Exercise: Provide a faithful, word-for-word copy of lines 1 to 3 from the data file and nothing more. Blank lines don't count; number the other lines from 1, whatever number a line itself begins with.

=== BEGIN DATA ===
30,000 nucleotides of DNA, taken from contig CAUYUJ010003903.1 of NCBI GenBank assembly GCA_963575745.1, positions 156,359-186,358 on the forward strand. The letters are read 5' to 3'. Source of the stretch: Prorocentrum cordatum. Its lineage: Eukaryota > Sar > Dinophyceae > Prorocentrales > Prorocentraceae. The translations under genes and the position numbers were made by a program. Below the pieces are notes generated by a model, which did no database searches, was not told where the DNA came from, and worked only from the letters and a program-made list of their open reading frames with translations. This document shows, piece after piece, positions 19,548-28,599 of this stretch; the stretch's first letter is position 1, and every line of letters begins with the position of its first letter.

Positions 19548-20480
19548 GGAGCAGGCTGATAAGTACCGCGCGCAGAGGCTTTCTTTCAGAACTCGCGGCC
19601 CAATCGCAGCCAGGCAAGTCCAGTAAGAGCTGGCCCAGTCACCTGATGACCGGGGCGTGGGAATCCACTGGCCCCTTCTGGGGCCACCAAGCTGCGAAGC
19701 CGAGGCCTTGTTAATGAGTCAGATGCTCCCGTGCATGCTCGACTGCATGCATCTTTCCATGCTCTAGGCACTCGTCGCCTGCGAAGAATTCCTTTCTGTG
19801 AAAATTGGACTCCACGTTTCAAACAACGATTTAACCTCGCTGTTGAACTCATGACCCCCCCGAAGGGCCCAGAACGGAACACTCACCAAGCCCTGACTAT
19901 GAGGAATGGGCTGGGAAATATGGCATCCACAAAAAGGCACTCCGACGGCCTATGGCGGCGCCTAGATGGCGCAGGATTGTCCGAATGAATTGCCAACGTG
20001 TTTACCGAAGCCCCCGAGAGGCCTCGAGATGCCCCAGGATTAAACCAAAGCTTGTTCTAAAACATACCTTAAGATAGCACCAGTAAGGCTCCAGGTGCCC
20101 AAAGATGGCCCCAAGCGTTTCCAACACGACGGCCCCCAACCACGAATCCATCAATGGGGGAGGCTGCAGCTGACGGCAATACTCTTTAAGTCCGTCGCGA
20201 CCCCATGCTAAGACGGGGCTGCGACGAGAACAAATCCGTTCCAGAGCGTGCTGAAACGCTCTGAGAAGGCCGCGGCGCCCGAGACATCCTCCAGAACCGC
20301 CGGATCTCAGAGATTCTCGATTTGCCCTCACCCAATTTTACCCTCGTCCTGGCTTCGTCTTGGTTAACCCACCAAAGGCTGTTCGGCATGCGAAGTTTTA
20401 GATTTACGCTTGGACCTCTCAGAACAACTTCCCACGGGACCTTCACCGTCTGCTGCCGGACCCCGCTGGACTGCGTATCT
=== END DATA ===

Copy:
30,000 nucleotides of DNA, taken from contig CAUYUJ010003903.1 of NCBI GenBank assembly GCA_963575745.1, positions 156,359-186,358 on the forward strand. The letters are read 5' to 3'. Source of the stretch: Prorocentrum cordatum. Its lineage: Eukaryota > Sar > Dinophyceae > Prorocentrales > Prorocentraceae. The translations under genes and the position numbers were made by a program. Below the pieces are notes generated by a model, which did no database searches, was not told where the DNA came from, and worked only from the letters and a program-made list of their open reading frames with translations. This document shows, piece after piece, positions 19,548-28,599 of this stretch; the stretch's first letter is position 1, and every line of letters begins with the position of its first letter.

Positions 19548-20480
19548 GGAGCAGGCTGATAAGTACCGCGCGCAGAGGCTTTCTTTCAGAACTCGCGGCC